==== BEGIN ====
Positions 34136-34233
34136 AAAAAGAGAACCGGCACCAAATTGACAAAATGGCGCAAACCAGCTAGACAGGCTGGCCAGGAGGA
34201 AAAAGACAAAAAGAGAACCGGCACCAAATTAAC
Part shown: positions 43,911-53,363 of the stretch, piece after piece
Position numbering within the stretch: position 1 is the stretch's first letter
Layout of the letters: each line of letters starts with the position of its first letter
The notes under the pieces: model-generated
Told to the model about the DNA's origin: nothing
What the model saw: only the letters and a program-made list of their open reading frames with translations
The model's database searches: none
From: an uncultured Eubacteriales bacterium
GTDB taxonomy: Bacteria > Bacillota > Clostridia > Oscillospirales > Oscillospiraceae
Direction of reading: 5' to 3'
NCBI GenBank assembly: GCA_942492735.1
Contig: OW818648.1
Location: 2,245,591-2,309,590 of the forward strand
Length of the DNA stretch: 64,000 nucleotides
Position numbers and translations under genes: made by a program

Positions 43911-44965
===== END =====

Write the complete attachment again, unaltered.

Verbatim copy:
Positions 34136-34233
34136 AAAAAGAGAACCGGCACCAAATTGACAAAATGGCGCAAACCAGCTAGACAGGCTGGCCAGGAGGA
34201 AAAAGACAAAAAGAGAACCGGCACCAAATTAAC
Part shown: positions 43,911-53,363 of the stretch, piece after piece
Position numbering within the stretch: position 1 is the stretch's first letter
Layout of the letters: each line of letters starts with the position of its first letter
The notes under the pieces: model-generated
Told to the model about the DNA's origin: nothing
What the model saw: only the letters and a program-made list of their open reading frames with translations
The model's database searches: none
From: an uncultured Eubacteriales bacterium
GTDB taxonomy: Bacteria > Bacillota > Clostridia > Oscillospirales > Oscillospiraceae
Direction of reading: 5' to 3'
NCBI GenBank assembly: GCA_942492735.1
Contig: OW818648.1
Location: 2,245,591-2,309,590 of the forward strand
Length of the DNA stretch: 64,000 nucleotides
Position numbers and translations under genes: made by a program

Positions 43911-44965